Sunday, 26 June 2011

Karla Black - Scotland + Venice

The Venice Biennale is a lot like the most fantastic sweet shop, one is horribly spoiled for choice. It takes some while to digest the fayre and come to a sensible conclusion about what one has seen and experienced.  Possibly my favourite confection was sculptor, Karla Black at the Scottish Pavilion. I'm using that analogy for good purpose, because the work itself actually does have the feeling of confectionary or 'Lush' cosmetics.

I had trouble finding the Scottish Pavilion, it is placed in a confusing little maze of streets and on my first attempt I found it just as the door was locked for the evening. Undeterred, I headed back the next morning and it STILL took me ages to find it...and then climb the endless stairs. I wasn't feeling terribly well disposed for a positive experience, but even before I reached the door I could smell the artwork - fizzy, fruity, soapy cosmetics. Walking in to the show I was confronted with an absurd and lovely landscape of pastel colours, towers and bulbous paper forms, powdery sugar like pigments, oversized cellophane wrapping and drapes of plastic. The network of little rooms either side of the main gallery space housed paper works suspended in space and fields of brown soil populated with big sculptural blocks of soap.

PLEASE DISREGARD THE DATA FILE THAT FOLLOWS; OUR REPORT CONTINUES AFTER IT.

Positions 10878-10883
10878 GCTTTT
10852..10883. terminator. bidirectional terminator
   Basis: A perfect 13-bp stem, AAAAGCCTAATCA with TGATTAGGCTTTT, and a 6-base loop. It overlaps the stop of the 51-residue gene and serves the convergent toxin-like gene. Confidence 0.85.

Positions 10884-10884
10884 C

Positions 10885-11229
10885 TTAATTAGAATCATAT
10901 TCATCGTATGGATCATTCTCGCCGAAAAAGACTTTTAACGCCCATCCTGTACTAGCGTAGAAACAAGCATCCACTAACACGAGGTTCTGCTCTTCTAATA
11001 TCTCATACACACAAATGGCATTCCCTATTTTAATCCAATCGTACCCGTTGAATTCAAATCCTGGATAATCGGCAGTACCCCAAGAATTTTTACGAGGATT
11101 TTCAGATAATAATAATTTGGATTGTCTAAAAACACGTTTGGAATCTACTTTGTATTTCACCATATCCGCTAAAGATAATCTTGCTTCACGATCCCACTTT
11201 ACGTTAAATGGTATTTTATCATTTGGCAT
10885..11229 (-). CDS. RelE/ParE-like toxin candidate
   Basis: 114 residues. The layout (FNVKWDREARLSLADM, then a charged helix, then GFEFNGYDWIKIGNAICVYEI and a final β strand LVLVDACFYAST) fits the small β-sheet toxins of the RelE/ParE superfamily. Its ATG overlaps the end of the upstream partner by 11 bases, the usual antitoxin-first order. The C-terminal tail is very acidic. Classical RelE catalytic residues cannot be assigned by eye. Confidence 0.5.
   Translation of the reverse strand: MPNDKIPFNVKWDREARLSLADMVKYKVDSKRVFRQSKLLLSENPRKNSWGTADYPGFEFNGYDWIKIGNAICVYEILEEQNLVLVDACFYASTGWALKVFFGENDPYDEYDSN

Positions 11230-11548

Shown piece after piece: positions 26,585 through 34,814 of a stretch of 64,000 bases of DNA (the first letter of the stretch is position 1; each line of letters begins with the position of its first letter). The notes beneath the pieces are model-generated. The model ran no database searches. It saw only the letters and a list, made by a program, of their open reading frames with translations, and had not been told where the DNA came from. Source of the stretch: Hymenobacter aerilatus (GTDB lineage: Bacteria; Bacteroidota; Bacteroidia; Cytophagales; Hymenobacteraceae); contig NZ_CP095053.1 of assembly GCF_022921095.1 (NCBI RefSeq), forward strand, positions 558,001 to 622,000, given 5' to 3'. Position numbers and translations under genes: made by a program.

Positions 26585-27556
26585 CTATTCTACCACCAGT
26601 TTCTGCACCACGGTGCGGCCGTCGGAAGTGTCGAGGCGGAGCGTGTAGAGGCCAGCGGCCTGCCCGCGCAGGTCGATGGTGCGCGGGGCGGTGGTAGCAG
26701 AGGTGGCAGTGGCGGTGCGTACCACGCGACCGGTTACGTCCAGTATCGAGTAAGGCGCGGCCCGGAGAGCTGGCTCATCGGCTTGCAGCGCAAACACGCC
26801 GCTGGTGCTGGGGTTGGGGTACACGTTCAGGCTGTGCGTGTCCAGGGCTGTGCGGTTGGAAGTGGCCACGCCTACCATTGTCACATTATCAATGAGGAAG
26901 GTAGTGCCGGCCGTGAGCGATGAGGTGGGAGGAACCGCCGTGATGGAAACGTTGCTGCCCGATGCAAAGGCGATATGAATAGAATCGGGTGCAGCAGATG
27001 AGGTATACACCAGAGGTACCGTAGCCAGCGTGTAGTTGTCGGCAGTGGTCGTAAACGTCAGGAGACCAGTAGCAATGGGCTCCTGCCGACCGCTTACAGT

Karla Black calls these works 'almost objects' and considers them to be '...caught between thoughtless gestures and seriously obsessive attempts at beauty.' They are unashamedly about material, physical stuff - they are thoroughly sensual and tactile. The main space at the 15th Century Palazzo Pisani which houses the show is decorated in unusual ice-cream colours, I asked the attendant if Karla Black had responded to this with the work, but she assured me that the connection was purely serendipitous. If so, it's a lovely, playful exchange.

The show made me that ok??  Playful, honest joyfulness is relatively thin on the ground in the artworld - it feels almost wrong. I was delighted with the femininity of the work - feminine not feminist, it manages to transcend the angst of feminism and the issues of being a female artist, it is effortlessly confident and assertive. On a deeper level Black is using ideas about psychology and quantum science, and these concepts are perfectly realised in the work but cleverly balanced with its pure materiality.

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